Fund the USPS
In the midst of a historic pandemic, we need vote-by-mail to protect voters and ensure this election is fair in November.

Click here to sign a petition demanding President Trump and Congress fully fund the post office, a service that is essential for a functioning society and democracy,

Posted in Peace & Justice Weekly Updates

Democracy Under Attack


We are in the middle of a pandemic that has taken over 170,000 lives.

We are less than 80 days from a presidential election.

That is our existential situation. And now, the Postmaster General is enacting changes that affect the vital operations of the postal service and how it will serve millions of citizens.

The right to vote is fundamental and guaranteed in the U.S. constitution. Today, that right is in jeopardy because of inexperience and partisan actions including:

  • More than 600 mail processing machines have been removed around the country. These machines can process 35,000 letters an hour while sorting by hand would take 30 USPS employees an entire day.
  • Publicly accessible mailboxes have been removed from Oregon to Manhattan and cities in between;
  • Overtime for postal workers is being curtailed, even during times of heavy mail burden (mail-in ballot requests and returns)
  • A hiring freeze is now in place;
  • Neither the Senate nor the White House will provide funding for the post office.
  • The White House has refused to support the US Postal Service, openly admitting the stated purpose of making mail-in voting more difficult.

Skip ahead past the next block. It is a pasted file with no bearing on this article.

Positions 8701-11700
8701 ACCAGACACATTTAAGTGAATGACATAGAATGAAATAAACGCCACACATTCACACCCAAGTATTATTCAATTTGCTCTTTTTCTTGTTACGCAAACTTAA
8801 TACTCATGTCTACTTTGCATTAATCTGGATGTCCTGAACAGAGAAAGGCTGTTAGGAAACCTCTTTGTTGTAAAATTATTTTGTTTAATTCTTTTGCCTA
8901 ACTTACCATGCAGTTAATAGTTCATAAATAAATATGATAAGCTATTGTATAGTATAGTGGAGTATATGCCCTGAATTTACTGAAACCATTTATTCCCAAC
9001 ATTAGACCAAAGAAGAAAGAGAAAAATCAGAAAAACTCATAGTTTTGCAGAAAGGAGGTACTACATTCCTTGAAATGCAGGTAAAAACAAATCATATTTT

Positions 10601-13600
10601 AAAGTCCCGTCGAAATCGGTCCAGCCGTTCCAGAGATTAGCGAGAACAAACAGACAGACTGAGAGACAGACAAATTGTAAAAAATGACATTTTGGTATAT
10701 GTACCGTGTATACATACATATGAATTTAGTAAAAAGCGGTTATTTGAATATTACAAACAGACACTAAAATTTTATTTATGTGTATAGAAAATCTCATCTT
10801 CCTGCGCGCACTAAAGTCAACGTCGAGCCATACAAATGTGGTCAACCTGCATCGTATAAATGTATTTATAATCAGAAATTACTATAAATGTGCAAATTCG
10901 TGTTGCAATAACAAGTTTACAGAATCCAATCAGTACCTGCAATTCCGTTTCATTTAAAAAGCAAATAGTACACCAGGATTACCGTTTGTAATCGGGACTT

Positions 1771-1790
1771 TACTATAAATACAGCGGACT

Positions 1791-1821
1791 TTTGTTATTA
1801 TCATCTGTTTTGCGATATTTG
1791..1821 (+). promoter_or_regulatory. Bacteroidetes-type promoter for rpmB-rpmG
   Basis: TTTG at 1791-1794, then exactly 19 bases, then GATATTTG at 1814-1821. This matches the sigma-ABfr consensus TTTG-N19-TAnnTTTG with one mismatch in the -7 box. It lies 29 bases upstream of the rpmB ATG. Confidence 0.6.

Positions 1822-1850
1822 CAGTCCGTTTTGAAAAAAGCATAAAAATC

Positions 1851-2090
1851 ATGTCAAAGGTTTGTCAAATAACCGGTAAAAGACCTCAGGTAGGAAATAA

Because of these blatant tactics being used to slow the mail, the postal service has now warned 46 states that mail-in ballots may not be counted. Voter suppression is alive and well!  Unsubstantiated allegations by the president claim that mail-in ballots have a history of voter fraud, but when asked to prove his theory, there is no reply.

All of this is happening at a time when people are afraid to venture out in a crowd, so in-person voting will be down, while many people will feel they cannot trust the U.S. mail system to deliver their ballots on time. On a personal note, I am now receiving mail at my home at 8 p.m.

The policies of Louis DeJoy, the newly-appointed postmaster, have negatively affected the delivery of millions of prescription medications.  Millions of people in the United States are finding their prescriptions arriving late.  More than 90% of veterans received their medication through the mail, and shipments that used to take 3-5 days now take weeks.

Many people depend on checks coming through the mail, so this avoidable delay provides a hardship.  Census forms have a due date coming soon, and with the completion deadline already shortened by one month, time becomes even more critical. We cannot guarantee fair representation without an accurate count.

These troubling actions could have dire consequences for an honest election, and for allowing all registered voters to vote in safety.

What can you do?

Blog by Justice Promoter Sister Judy Morris, OP

Contact Republican and Democratic senators, even if they are not in your state, and urge them to provide funding for the post office, bring back the letter processing machines and allow overtime for workers.  The postmaster must be forced to meet with the senate. This is not just a “balanced-budget” issue – it is a question of basic human rights.

Because of this irresponsible action, I will vote in person. However you choose to vote, be sure to exercise this important right as a citizen.



Posted in Peace & Justice Blog